July 7th, 2008

In 1955 Richard Feynman gave a public address to the National Academy of Sciences on The Value of Science:

We have been led to imagine all sorts of things infinitely more marvelous than the imaginings of poets and dreamers of the past. It shows that the imagination of nature is far, far greater than the imagination of man. For instance, how much more remarkable it is for us all to be stuck — half of us upside down — by a mysterious attraction to a spinning ball that has been swinging in space for billions of years than to be carried on the back of an elephant supported on a tortoise swimming in a bottomless sea.

Rarely do you read such an elegant, thoughtful examination on not just the beauty of science, but on science’s relationship with society.

That it would come from Feynman, 50 plus years ago, is no surprise.

Keep this in mind when picking out a bottle of wine:

The story is told of a sales call that Ernest Gallo made to a New York customer in the dark days of the depression. He offered sample glasses of two red wines - one costing five cents per bottle and the other ten cents. The wine in the two glasses was exactly the same.

They always buy the ten cent wine, Ernest Gallo said.

(via Tyler Cowen)

Congress has become obsessed with reigning in the oil speculation market.

Which would be just dandy if oil speculation had any real effect on oil pricing. But it doesn’t:

(T)hese bets do not affect the price of oil any more than bets on a football match affect the result.

Scapegoating. It’s fun for everyone.

Update: Reader (I have those now?) Jake Krohn pointed me to this New Yorker piece which echoes The Economist:

The difficulty for Congress, of course, is that none of the problems that have driven up the price of oil lend themselves to a quick fix, and most, like the boom in global demand and the inaccessibility of certain oil fields, aren’t under our control at all. That’s what makes speculators a perfect target: by going after them, Congress can demonstrate to voters that it understands their pain, and at the same time avoid doing anything that might require real sacrifice from Americans.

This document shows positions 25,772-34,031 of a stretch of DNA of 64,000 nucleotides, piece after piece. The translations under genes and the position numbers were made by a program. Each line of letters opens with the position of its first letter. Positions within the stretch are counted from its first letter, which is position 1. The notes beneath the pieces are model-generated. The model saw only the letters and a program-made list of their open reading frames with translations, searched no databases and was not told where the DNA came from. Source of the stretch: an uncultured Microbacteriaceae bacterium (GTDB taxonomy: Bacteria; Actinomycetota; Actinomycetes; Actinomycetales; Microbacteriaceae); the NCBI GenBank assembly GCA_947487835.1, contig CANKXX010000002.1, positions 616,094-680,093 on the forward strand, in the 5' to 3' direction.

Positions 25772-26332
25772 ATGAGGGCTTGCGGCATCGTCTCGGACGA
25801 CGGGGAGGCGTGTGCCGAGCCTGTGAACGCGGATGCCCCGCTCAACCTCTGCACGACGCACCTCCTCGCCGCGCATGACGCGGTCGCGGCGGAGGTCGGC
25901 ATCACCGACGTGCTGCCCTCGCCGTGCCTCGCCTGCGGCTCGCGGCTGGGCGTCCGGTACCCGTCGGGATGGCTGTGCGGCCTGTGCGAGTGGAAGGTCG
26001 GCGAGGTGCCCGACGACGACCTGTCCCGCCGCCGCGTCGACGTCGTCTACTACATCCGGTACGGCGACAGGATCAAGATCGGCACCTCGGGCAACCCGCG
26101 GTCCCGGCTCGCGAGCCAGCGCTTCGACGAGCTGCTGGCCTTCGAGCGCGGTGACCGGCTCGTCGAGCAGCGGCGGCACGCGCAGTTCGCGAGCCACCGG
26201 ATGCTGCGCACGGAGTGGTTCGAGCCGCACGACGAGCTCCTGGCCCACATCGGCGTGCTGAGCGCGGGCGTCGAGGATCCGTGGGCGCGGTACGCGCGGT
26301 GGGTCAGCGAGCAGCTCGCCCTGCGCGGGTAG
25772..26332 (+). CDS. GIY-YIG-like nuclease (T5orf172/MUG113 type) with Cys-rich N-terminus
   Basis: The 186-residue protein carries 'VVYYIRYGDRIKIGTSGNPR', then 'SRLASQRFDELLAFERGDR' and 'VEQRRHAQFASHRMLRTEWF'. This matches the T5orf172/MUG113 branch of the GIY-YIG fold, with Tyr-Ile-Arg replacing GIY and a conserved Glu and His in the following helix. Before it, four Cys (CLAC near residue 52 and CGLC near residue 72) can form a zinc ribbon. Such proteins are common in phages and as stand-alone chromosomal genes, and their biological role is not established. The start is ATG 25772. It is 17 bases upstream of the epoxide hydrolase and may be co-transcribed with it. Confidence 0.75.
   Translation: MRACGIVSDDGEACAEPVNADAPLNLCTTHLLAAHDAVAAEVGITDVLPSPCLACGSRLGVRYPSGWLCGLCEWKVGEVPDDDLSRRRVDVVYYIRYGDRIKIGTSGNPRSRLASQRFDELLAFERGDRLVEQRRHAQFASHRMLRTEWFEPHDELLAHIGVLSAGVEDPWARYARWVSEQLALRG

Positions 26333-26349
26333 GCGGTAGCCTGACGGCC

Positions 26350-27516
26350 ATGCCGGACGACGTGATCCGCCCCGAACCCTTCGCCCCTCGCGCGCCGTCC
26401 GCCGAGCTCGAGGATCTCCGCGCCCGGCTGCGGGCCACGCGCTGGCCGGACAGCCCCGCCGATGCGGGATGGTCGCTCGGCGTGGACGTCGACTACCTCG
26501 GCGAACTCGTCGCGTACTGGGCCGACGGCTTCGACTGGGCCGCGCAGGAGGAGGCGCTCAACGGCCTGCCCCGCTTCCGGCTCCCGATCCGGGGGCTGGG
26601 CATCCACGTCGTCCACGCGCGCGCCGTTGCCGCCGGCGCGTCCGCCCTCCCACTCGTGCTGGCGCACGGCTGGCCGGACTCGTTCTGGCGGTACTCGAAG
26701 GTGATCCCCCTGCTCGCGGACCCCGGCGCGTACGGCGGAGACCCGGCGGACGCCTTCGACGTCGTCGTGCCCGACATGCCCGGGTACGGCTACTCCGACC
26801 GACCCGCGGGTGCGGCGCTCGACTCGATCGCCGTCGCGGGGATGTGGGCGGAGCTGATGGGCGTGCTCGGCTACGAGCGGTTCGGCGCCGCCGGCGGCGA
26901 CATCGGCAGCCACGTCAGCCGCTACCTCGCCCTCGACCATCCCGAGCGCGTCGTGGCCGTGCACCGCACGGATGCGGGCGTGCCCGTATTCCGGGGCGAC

I’m all for Congress doing ultimately useless, but largely symbolic things. What worries me is that their insistence on finding a scapegoat during an election year may make things worse. As The Economist points out:

Any attempt to curtail speculation, by contrast, is likely to make life harder for firms and oil more expensive.

A video about Bildschöne Bücher, a bookstore in Berlin which focuses more on curation than on selection:

We just look at the book and then we fall in love or not. If we don’t fall in love, we don’t put it on the list.

July 6th, 2008

R.A. Radford’s essay from 1945, The Economic Organisation of a P.O.W. Camp, is making its rounds. Considered a classic text, Radford’s paper describes in detail how a capitalist market developed in the German camp where Radford was imprisoned during WWII.

Of interest to me is this passage on “just” pricing:

There was a strong feeling that everything had its “just price” in cigarettes. While the assessment of the just price, which incidentally varied between camps, was impossible of explanation, this price was nevertheless pretty closely known. It can best be defined as the price usually fetched by an article in good times when cigarettes were plentiful. The “just price” changed slowly; it was unaffected by short-term variations in supply, and while opinion might be resigned to departures from the “just price,” a strong feeling of resentment persisted. A more satisfactory definition of the “just price” is impossible. Everyone knew what it was, though no one could explain why it should be so.

Remind you of anything?

Jerry Levitan’s I Met The Walrus is an Oscar-nominated animated short that illustrates a conversation Levitan had with John Lennon when he was 14.

The conversation was mostly political, and mostly rambling. The animation is superb.

How Prozac sent the science of depression in the wrong direction:

The drug’s effectiveness inspired an elegant theory, known as the chemical hypothesis: Sadness is simply a lack of chemical happiness. There’s only one problem with this theory of depression: it’s almost certainly wrong, or at the very least woefully incomplete.

If you’re interested, you can get a peek at Twitter’s engine by visiting staging.twitter.com and enabling their SQL analysis report. The link is in the top-left corner of the page.

Update: They’ve already taken down public access. I’ll keep an eye out for screen shots or archives. Surely someone saved it.

Rant: At this point, Twitter should be as open as possible and the staging server should remain available to the general public. There may even be value in opening their code base to the community.

Twitter is a poster boy for the economic concept “network effect”. Twitter is not that complicated an idea, nor an application that would be that hard to replicate for an experienced developer. The plethora of Twitter-clones available should speak to that.